# Show that $\mathbf{F}^n = U_1 \oplus \dots \oplus U_n$

This is an example from Axler's "Linear Algebra Done Right":

Suppose $$U_j$$ is a subspace of $$\mathbf{F}^n$$ of those vectors whose coordinates are all $$0$$, except possibly in the $$j^\text{th}$$ slot (thus, for example, $$U_2 = \{ (0, x, 0, \dots, 0) \in \mathbf{F}^n | x \in \mathbf{F} \}$$. Then $$\mathbf{F}^n = U_1 \oplus \dots \oplus U_n$$, as you should verify.

The definition of direct sum is given as

"The sum $$U_1+\dots+U_n$$ is called a direct sum if each element of $$U_1 + \dots + U_m$$ can be written in only one way as a sum $$u_1+ \dots + u_m$$, where each $$u_j$$ is in $$U_j$$."

Proof: Let $$v$$ be an arbitrary vector.

$$(\leftarrow)$$ Suppose that $$v \in U_1 \oplus \dots \oplus U_n$$. Then we know that $$v$$ can be written as $$v = u_1 + u_2 + \dots + u_n$$ for $$u_i \in U_i$$. Since each $$u_i \in \mathbf{F}^n$$ and $$\mathbf{F}^n$$ is a vector space, $$v = u_1 + u_2 + \dots + u_n \in \mathbf{F}^n$$ by closure under addition.

$$(\rightarrow)$$ Now suppose that $$v \in \mathbf{F} ^ n$$. Then we can write $$v$$ as $$v = (v_1, v_2, \dots, v_n)$$. For $$1 \leq i \leq n$$, let $$u_i \in U_i$$ be a vector with $$v_i$$ as its $$i^\text{th}$$ coordinate, and zero everywhere else. It follows that $$v = u_1 + u_2 + \dots + u_n$$, so $$v \in U_1 + U_2 + \dots + U_n$$. Now let $$w_1 \in U_1, w_2 \in U_2, \dots w_n \in U_n$$ be arbitrary such that $$v = w_1 + \dots + w_n$$ ...

How do I finish this part of the proof formally (it makes sense intuitively)? I was thinking of showing that $$u_1 + u_2 + \dots + u_n = v = w_1 + \dots + w_n$$ and $$u_1 + u_2 + \dots + u_n - (w_1 + \dots + w_n) = 0$$, so $$(u_1 - w_1) + \dots + (u_n - w_n) = 0$$, but I get stuck here. Any hints would be appreciated!

• @Matematleta That seems to be stated later on in the book. How do I finish it without that knowledge? – Iyeeke Sep 11 '20 at 23:52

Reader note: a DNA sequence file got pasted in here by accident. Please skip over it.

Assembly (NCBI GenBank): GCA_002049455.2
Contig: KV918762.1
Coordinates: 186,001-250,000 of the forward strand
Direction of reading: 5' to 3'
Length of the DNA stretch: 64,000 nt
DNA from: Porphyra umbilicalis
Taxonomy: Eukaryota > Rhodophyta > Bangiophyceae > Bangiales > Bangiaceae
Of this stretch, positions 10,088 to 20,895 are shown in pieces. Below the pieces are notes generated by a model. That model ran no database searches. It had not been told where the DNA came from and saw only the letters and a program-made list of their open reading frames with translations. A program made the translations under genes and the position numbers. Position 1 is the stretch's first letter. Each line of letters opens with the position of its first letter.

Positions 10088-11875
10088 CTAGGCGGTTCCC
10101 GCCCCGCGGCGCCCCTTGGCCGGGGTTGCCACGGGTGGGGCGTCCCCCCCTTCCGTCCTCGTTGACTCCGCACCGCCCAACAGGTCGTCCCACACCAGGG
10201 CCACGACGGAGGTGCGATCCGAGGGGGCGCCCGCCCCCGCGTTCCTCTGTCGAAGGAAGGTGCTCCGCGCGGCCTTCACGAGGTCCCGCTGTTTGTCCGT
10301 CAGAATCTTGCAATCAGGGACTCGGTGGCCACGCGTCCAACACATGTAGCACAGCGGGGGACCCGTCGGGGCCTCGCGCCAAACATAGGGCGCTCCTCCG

• @Matematleta, having $U_{i} \cap U_{j} = \{0 \}$ if $i \neq j$ is not enough when dealing with $3$ or more subspaces. To quote an example from Axler, consider $$U_{1} = \{ (x,y, 0) \in \mathbb{R}^{3} \mid x, y \in \mathbb{R} \},$$ $$U_{2} = \{ (0,0, z) \in \mathbb{R}^{3} \mid z \in \mathbb{R} \},$$ $$U_{3} = \{ (0, y, y) \in \mathbb{R}^{3} \mid y \in \mathbb{R} \}.$$ They satisfy the previous condition but their sum is not a direct one. – Kevin Aquino Sep 12 '20 at 0:37
• @Matematleta The definition is given as "The sum $U_1 + \dots + U_n$ is called a direct sum if each element of $U_1 + \dots + U_m$ can be written in only one way as a sum $u_1 + \dots + u_m$, where each $u_j$ is in $U_j$." – Iyeeke Sep 12 '20 at 1:17
• @Kevin López Aquino Yes, correct sorry I meant to write and should have written $U_i\cap\sum_{j\neq i}U_i = \{0\}$ for $1\le i\le n$ – Matematleta Sep 12 '20 at 4:07

$$u_{1}+\cdots+u_{n}=w_{1}+\cdots+w_{n}$$
$$u_{1}-w_{1}=w_{2}+\cdots+w_{n}-u_{2}-\cdots-u_{n}$$
The left side is in $$U_{1}$$, while the right side is in $$U_{2}\oplus\cdots \oplus U_{n}$$, and the intersections between this two subspaces is $$\{ 0 \}$$ because they are in direct sum. Then as $$u_{1}-w_{1}$$ belong to both of them, it must be zero; this implies $$u_{1}=w_{1}$$. If you applies the same pocedure to the rest of the coordinates you willl conclude all the $$u_{i}$$ are equall to the $$w_{i}$$.